Crossbow Hunting Regulations in Massachusetts

The information presented here has been thoroughly researched before publication, and we believe it to be very accurate as of the time of this writing (July 15 2013). Consider, however, that crossbow hunting regulations in Massachusetts do change on a fairly regular basis – new exceptions are introduced, as well as new restrictions. As a result, we do not provide a guarantee that whatever you read in the summary below is accurate or void of any errors. Do make sure to double-check whatever you learn here before you go on your own hunting trip, just to be safe. Best Crossbow Source will not be held responsible for whatever information you find here – use it as a reference only.

Make sure to check out our list of top 5 recommended crossbows for hunting in the USA if you’re looking to get started.

Crossbow Hunting Regulations in Massachusetts

As of July 2013, a crossbow can only be used for hunting in Massachusetts by a permanently disabled person, who’s disability makes it impossible for him to use a regular vertical bow. A certification from a qualified physician will be required; once that is submitted to Mass. Wildlife, a crossbow hunting permit will be issued. To find out more, you can contact 508-389-6300.

The following should be kept in mind:

  • When hunting with a crossbow in Massachusetts, you should take care never to fire an arrow if located closer than 150 feet from a surfaced highway, nor if located closer than 500 feet from a house or dwelling (unless authorization from the dwelling owner was acquired beforehand).
  • There is no minimum or maximum draw weight required for your crossbow, nor are there any size limitations for either the crossbow itself or the arrow shafts.
  • The use of expandable arrow broad-heads is legal.
  • Any broad-head used, including expandables, shall have a cutting diameter of no less than 7/8 inches.

Please keep in mind that crossbow hunting laws in the entire United States are slowly becoming more lenient; where they were illegal before, they are often now legal in the entire archery season. So keep your head up and watch out for some updates – you might be just going out for a hunting trip with your crossbow soon enough.

Help Us Get Better

We did our best to make sure the information above was a reliable reflection of the current crossbow hunting laws in Massachusetts. If you do notice any inaccuracies or downright errors, we would be extremely grateful if you would let us know (click the “Contact Us” link in the top menu on this page) and let us know what we did wrong. Please make sure to mention in the title of your message that this is concerning the legal status in Massachusetts. We will seriously investigate your claim and make any required changes in our references. Thanks.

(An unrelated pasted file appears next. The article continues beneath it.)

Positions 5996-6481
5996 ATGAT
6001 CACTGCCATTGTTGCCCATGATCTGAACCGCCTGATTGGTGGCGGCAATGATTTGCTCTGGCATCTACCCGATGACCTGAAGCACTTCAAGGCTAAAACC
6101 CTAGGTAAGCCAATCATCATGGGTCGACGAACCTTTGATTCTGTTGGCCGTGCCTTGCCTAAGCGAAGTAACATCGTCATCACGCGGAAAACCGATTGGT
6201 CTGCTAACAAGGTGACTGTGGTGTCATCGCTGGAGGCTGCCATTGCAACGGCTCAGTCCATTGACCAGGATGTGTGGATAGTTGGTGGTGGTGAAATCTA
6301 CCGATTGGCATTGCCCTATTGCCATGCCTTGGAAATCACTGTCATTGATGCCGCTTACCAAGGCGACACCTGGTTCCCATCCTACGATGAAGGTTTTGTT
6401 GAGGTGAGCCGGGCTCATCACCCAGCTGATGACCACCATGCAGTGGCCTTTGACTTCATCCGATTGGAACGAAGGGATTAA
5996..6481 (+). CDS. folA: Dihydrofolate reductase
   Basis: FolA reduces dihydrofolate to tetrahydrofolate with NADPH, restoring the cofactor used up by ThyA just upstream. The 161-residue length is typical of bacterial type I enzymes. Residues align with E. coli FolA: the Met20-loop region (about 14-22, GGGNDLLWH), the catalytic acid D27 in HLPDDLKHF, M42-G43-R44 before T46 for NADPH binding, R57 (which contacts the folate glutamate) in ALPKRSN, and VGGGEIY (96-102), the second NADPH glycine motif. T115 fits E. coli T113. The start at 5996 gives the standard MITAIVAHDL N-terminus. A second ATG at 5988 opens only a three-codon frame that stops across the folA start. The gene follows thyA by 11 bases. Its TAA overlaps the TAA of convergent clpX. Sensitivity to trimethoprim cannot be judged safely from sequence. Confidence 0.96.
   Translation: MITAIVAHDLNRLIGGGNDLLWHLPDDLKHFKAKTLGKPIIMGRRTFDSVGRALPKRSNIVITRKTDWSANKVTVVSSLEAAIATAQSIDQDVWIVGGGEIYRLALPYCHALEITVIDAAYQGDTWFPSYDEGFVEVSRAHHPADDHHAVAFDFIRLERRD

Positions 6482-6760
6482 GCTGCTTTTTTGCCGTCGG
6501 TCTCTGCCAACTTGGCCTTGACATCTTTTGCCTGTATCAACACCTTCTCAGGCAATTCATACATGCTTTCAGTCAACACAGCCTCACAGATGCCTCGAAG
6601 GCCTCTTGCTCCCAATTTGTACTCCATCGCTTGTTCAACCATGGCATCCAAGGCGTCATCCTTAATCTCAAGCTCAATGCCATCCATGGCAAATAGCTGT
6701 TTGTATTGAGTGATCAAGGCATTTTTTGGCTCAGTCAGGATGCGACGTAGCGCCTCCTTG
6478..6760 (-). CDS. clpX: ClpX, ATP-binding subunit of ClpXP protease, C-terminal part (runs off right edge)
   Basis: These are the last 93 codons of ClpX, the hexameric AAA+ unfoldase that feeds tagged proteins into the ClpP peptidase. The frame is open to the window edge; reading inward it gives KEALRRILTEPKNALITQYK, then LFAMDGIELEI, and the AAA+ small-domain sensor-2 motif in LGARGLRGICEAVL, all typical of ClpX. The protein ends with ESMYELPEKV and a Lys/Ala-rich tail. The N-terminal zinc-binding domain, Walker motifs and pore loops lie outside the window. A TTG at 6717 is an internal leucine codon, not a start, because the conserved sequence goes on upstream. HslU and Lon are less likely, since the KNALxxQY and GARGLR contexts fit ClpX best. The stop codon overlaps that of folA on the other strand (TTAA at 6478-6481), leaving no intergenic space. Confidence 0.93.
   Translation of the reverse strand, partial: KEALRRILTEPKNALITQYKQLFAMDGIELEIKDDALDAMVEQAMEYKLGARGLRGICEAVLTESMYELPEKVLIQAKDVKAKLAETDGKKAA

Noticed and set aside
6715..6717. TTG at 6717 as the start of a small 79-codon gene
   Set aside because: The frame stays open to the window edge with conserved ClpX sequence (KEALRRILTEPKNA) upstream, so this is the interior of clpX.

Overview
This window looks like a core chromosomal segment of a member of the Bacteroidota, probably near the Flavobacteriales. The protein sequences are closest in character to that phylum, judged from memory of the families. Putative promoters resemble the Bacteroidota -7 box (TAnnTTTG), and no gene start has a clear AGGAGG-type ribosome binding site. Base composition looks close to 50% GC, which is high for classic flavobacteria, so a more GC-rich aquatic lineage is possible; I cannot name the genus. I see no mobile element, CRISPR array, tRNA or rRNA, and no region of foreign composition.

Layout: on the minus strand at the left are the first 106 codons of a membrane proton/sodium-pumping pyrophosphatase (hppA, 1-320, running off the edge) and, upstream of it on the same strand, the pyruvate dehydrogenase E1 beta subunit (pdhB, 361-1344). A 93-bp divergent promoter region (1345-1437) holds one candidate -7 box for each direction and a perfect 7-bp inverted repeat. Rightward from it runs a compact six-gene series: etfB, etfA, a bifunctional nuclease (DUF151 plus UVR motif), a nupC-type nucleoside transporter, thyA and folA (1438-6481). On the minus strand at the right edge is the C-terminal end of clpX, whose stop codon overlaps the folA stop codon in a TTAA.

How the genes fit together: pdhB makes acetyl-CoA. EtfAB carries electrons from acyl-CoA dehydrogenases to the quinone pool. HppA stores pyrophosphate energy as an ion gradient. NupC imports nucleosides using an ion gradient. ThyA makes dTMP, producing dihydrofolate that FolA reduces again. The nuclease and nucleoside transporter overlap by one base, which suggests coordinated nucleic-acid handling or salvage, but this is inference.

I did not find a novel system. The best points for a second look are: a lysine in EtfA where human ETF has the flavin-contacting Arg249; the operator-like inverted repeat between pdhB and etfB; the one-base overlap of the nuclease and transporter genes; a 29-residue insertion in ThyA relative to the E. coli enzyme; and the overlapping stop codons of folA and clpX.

Add a Comment
  1. This is March 13, 2015. Have there been any changes to the crossbow laws in Massachusetts since your post on July 15, 2013 ?

  2. what am not understanding here is, whats difference between crossbow and a bow when hunting? to me, it is exactly the same weapon. so why MA is banning Crossbow then?

  3. with all the challenges that we are facing hunting with guns,
    mass should allow any licensed hunter to hunt with a crossbow during the shotgun and muzzle loader deer seasons.

  4. Yes, regardless of age, you need to apply for disability approval by having your doctor fill out the MA DFW official form. However, as you age it’s easier to obtain – strength loss is considered as a disability!
    I’m 62 and just got my MA crossbow permit by having my doc simply state the truth – subject has difficulty pulling back a compound / recurve because of strength loss associated with increased age.

    1. Hi Douglas.

      Thanks for your comment.

      The word “Bolt” is used to describe a short projectile that doesn’t have stabilizing vanes. They look like this:

      Historical crossbows used this type of projectile, which is why its accurate to call historical projectiles “bolts.”

      Modern crossbows use longer projectiles with stabilizing vanes. They look like this:×1280/products/10711/11206/bloodsport-b811005372__17125.1548497205.jpg?c=2&imbypass=on

      These longer projectiles are called “arrows,” not bolts.

      Bolt: short projectile, no stabilizing vanes
      Arrow: long projectile, with stabilizing vanes


  5. what if you have shoulder and strength problems and your doctor doesn’t like hunting and will not sign off on the papers”?

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